The top local runners were Keith Steinbrecher of Wading River (16th in 37:07), Bryan Knipfing of Shelter Island Heights (24th in 38:49), Rick Buckheit of Southold (33rd in 40:36) and Kyle Lehman of Cutchogue (37th in 41:15). The first local woman to finish was Suzy Heffernan of Cutchogue. She was 23rd in 46:56.
Nine hundred and seventy-two runners finished the race.
The Shelter Island race was further evidence that the spirit of athletics does not die easily. Runners are by nature a determined group.
“Shocking, shocking, shocking,” Sang said when reminded of the Boston bombings. “It’s something that happened, but we love running. We enjoy running. We’re not going to stop. We’re going to keep going.”
Five North Fork area residents were listed as participants in today’s Boston Marathon, where Boston police say two explosions near the finish line killed at least three people and injured dozens more Monday afternoon.
According to the Boston Marathon’s online listings, Susan Herlyn of Riverhead, Robert Kujawski of Cutchogue, Jeffrey Votteler and Andrew and Amie Balistreri, all of Manorville, were entered in the race.
Mr. Kujawski, who works in IT for a Riverhead produce company, said he witnessed the explosion from his hotel room and never did get to run in the race. He told his story on Facebook Monday night.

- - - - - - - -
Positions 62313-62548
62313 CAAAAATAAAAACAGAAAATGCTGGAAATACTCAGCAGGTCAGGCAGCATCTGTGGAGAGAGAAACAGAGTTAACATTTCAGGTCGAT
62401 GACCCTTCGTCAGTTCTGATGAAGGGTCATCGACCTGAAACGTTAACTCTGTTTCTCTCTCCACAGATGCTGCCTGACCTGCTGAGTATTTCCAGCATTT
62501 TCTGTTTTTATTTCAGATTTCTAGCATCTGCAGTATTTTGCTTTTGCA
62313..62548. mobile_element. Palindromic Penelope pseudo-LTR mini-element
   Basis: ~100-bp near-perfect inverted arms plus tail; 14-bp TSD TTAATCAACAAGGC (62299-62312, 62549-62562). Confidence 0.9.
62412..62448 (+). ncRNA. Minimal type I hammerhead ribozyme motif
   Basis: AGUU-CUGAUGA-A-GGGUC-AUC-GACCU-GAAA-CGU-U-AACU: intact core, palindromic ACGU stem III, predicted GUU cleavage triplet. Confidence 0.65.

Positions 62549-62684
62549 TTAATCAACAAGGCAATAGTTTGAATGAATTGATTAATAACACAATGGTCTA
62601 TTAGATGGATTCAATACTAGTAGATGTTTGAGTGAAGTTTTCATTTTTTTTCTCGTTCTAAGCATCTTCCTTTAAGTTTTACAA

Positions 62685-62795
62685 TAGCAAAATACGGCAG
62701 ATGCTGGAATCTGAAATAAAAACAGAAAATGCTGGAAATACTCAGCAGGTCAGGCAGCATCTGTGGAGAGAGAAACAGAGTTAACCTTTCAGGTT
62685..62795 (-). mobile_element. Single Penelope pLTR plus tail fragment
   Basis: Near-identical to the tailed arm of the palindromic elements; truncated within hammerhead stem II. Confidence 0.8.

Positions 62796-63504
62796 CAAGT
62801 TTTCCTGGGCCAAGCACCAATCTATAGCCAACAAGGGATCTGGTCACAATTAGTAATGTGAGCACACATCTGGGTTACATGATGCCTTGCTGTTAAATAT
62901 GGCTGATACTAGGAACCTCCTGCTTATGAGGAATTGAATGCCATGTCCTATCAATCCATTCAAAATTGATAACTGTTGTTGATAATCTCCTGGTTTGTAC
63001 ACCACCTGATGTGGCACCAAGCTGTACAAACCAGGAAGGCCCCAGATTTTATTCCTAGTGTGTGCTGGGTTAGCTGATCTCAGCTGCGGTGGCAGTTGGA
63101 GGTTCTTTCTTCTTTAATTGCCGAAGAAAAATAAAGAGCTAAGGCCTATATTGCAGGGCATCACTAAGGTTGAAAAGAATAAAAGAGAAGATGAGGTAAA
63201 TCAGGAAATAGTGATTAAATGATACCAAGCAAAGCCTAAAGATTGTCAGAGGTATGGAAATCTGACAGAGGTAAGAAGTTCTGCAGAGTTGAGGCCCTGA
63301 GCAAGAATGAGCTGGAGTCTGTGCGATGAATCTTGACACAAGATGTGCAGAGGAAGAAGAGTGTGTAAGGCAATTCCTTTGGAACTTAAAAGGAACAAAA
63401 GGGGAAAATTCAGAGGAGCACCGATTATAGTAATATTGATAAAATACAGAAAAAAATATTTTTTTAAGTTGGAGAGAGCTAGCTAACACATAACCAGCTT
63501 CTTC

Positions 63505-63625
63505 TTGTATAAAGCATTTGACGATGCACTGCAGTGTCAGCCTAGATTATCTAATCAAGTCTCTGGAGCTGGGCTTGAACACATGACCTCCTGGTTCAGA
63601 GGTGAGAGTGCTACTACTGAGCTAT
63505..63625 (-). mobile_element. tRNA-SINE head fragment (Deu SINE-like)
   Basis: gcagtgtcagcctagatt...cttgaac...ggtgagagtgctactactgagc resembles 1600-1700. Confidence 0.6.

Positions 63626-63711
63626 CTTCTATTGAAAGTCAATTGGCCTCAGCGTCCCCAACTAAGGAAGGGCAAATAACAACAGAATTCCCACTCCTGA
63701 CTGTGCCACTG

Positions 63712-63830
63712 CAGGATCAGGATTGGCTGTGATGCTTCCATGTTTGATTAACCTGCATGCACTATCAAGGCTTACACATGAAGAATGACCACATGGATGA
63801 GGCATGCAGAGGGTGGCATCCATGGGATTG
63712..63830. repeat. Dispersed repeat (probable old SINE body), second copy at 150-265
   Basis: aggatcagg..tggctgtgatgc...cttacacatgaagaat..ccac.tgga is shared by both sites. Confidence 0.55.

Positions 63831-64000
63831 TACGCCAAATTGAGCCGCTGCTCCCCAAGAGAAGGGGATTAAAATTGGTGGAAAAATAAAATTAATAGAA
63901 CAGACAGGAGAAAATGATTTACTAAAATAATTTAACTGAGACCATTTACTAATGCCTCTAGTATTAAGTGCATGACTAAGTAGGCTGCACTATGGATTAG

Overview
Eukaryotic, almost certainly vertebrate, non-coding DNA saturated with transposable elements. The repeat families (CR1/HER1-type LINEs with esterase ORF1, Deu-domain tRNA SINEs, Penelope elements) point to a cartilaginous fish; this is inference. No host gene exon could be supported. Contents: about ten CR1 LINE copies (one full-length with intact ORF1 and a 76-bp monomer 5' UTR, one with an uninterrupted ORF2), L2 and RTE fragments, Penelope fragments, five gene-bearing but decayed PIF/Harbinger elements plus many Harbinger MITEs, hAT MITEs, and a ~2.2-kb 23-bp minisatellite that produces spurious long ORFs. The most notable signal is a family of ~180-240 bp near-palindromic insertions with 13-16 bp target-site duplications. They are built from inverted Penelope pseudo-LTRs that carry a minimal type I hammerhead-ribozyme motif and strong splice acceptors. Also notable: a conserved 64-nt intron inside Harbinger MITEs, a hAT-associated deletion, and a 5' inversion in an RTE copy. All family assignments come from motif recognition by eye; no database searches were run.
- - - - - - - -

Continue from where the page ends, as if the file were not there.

“My daughter and I are fine,” he wrote to friends. “We were watching the finishers from our hotel room, which was about 100 yards away, when the explosion at the finish line occurred. In a state of disbelief at that point, the second bomb went off up the street. It was then we just grabbed our stuff and exited the hotel and got on what ended up being the final train allowed out of the city. Please pray for those affected by this horrible event.”
The two blasts occurred near the finish line nearly simultaneously about 100 yards apart, dismembering spectators, knocking runners to the ground and shattering windows, according to an Associated Press report.
Marathon officials described the cause of the explosions as “two bombs.”
According to public race results, Mr. and Ms. Balistreri both finished the race, with Mr. Balistreri passing the finish line about 10 minutes before the explosions occurred.
“We are good and safe,” Mr. Balistreri said in a message to the paper Monday night. “We finished the race and all is as good as possible under the circumstances.”
Ms. Herlyn had just passed the 40K mark about 2:40 p.m., about five minutes before the explosion occurred, according to the results. She was unable to finish the race, the records show.
Mr. Votteler finished the race at 1:08 p.m., about two hours before the explosions occurred. He and his family are all safe, he said.
About an hour after the explosion, Mr. Votteler said he was moving away from the site of the bombing.
“I never actually was at the scene,” he told the News-Review. “However I did watch the live finish line cam about 30 minutes after and it was a mess… just paper and wreckage everywhere.”
“It’s still an active scene; tons of people displaced from hotels,” he added.
Mr. Votteler was safely on an Amtrak train with his family when he was interviewed.
He’s due back on Long Island tomorrow, he said.